Welcome to Day 3 of Revenant Week—a week to celebrate the U.S. release of the paperback version of DIE FOR ME!
Why order the paperback version? Because it comes with EXTRAS!!!
- author’s letter about Paris
- author’s letter about revenants
- Kate’s tips to belle living (10 favorite places to kiss in Paris; 10 etiquette tips for Paris)
- DIE FOR ME discussion guide
- Teaser for UNTIL I DIE (chapter 1)
SO TODAY…I thought I’d tell you why my protagonist, Kate, is as she is. Because our Kate is kick-ass. In Book 1 of the DIE FOR ME trilogy, you see the seeds of her kick-assness. In Book 2, she is not only taking kick-ass lessons from Gaspard, but is becoming a stronger person after the devastation of her parents’ death. And in Book 3…*falls over* Kate might just reach her potential as queen of kick-ass.
It was important to have a kick-ass protag in the DIE FOR ME trilogy because someone with a doormat personality would never fall in love with a revenant. But I actually came to the realization that I wanted to write a kick-ass character about six months before I came up with the concept for DIE FOR ME. And it was because of something not-very-nice that happened to me.
I was in Paris, walking back late at night from a friend’s birthday party. There were a couple of girls walking in front of me as well as a guy in his early-20s wearing a hoodie and short cropped hair who skated past in the other direction. I took a left down a dark deserted road, at the end of which was my hotel.
And then it happened.
A large hand firmly grabbed my crotch from behind (no, not my butt – my crotch)—by reaching between my legs and almost scooping me up off the ground mid-step. It lasted a second, and then it was over. I stopped dead in my tracks and watched the same guy on roller skates who I had seen minutes before move at top speed away from me. He had targeted me and come back to grab me.
“Oh my [bleeping bleep]!” The expletives poured automatically from my mouth. My French disappeared as I began yelling at him, “Stop! Stop!” and then seeing a woman my age turn onto the street, I switched to French. “Stop that man! He groped me!” Frightened, she stared at the ground and speed-walked past me.
I began running towards the receding figure of my aggressor. He turned left onto another road. I realized that I would never catch him, and that the handful of people now walking up the street towards me probably hadn’t even seen the lightening-fast crotch-grabber pass them. I was defenseless. Except for my words. An ear-melting concoction of curse words flew like stones from my mouth towards the man’s back. As the foreign words reached him I saw his figure stiffen in surprise, but then he hunched back over and skated faster.
I got back to my hotel room and cried. And couldn’t stop crying. I told myself that it wasn’t that bad—it’s not like I had been raped. But something had happened to me that was violent and that was against my will, and it shook me badly.
It was the loss of power—the loss of control over my own body—that was most disturbing. As far as I’m concerned, my crotch is sacred. Only a select few people had ever had access to that part of my anatomy before, and I had certainly not selected the skating groper to be one of the chosen few. He had taken something that was mine alone to bestow.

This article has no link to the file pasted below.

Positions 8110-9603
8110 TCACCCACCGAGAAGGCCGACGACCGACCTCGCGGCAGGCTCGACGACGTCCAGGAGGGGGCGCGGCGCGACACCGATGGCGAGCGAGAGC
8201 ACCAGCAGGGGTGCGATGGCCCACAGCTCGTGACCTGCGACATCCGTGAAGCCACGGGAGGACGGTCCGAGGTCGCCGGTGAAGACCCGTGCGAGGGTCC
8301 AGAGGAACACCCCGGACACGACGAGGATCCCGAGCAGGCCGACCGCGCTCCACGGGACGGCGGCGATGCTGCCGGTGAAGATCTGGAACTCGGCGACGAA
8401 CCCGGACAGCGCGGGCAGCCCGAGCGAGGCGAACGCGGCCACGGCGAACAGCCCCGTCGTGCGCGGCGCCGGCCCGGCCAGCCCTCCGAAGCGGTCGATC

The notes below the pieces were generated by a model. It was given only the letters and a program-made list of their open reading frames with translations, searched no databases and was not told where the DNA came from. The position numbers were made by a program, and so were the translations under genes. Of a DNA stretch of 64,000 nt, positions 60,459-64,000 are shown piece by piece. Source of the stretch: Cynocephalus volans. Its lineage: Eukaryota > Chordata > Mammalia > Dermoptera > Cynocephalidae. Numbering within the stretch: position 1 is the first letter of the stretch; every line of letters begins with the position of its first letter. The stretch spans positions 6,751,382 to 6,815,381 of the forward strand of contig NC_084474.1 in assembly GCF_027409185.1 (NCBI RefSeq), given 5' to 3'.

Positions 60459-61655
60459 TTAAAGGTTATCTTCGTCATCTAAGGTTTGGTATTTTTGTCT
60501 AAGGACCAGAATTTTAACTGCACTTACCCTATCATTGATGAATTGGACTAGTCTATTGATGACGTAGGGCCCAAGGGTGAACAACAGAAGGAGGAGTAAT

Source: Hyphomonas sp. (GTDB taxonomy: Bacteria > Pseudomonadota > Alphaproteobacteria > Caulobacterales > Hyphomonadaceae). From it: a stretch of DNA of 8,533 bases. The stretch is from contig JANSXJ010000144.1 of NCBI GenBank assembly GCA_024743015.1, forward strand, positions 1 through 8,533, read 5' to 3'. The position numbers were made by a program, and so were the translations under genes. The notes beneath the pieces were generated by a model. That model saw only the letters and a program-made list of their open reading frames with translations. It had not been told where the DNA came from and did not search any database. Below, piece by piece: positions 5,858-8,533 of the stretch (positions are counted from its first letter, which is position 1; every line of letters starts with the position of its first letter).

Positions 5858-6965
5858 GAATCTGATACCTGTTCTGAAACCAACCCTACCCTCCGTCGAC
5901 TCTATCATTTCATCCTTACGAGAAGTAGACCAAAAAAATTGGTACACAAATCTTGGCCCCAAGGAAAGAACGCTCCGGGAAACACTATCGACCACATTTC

Feeling violated and powerless, I wrote down what happened. And then I decided to re-write it in an alternate “Heeled Avenger” version, where the crotch-grabbing offender didn’t win – I did. And this is what I wrote:
“Take 2 of Crotch-Grabbing Skater vs. Amy
Cue the music: something with a pounding beat and scary lyrics like late ’90s Prodigy. Spotlights are strategically placed along rue de la Folie Regnault.
Here comes Amy rounding the corner of the street, long strides matching the beat of the music. Her heels have metamorphosed from 3-inch Liz Claiborne block-heels to 4-inch Prada stilettos. The light flashes off their dangerous-looking soles. Our heroine looks the same, except that underneath her jacket, her arm fat has mysteriously disappeared and has been replaced by toughly toned biceps.
The music gets louder, and the beat raises the viewer’s anticipation that something bad is going to happen.
This time Amy senses someone coming up behind her, and slides her compact out of her purse, flicking it open and lifting it up to her eyes as if to powder her nose. In its mirror, she sees the man speeding up behind her, getting ready to pass her on the right. He lowers his left hand in a cupping position and, as he nears her, begins to bend over. At the last second, she steps adroitly to the left, making a graceful kicking motion with her right foot as she does.
The man flies through the air and lands on his chin with a crash. He sprawls helplessly on the sidewalk as Amy walks up to him. The music pauses as she approaches, looks down at him, and says, “Ooh. That looks like it hurt.”
As she effortlessly steps over his splayed body, we see a close-up of his left hand, which is still in its cupped-and-ready position. In slow-motion we see Amy’s stiletto heel coming down heavily upon it, and hear the sickening crunch of bone. As the man screams in pain, the music picks back up at the beat it left off on.
Amy, our hero, continues striding towards the hotel, and the camera smoothly zooms in to her mouth, which slowly spreads into a confidently sardonic smile.”
Believe it or not, after writing this scary/violent scene, I actually felt much better. Changing my role in the story from victim to victor made me feel more in control. And that made me realize the power the written word actually has – that sometimes the pen is mightier than the sword.
Not to underplay the power of shopping therapy: the next morning I went out and spent a fortune on a dress that made me feel like a superhero.
And six months later, I created Kate.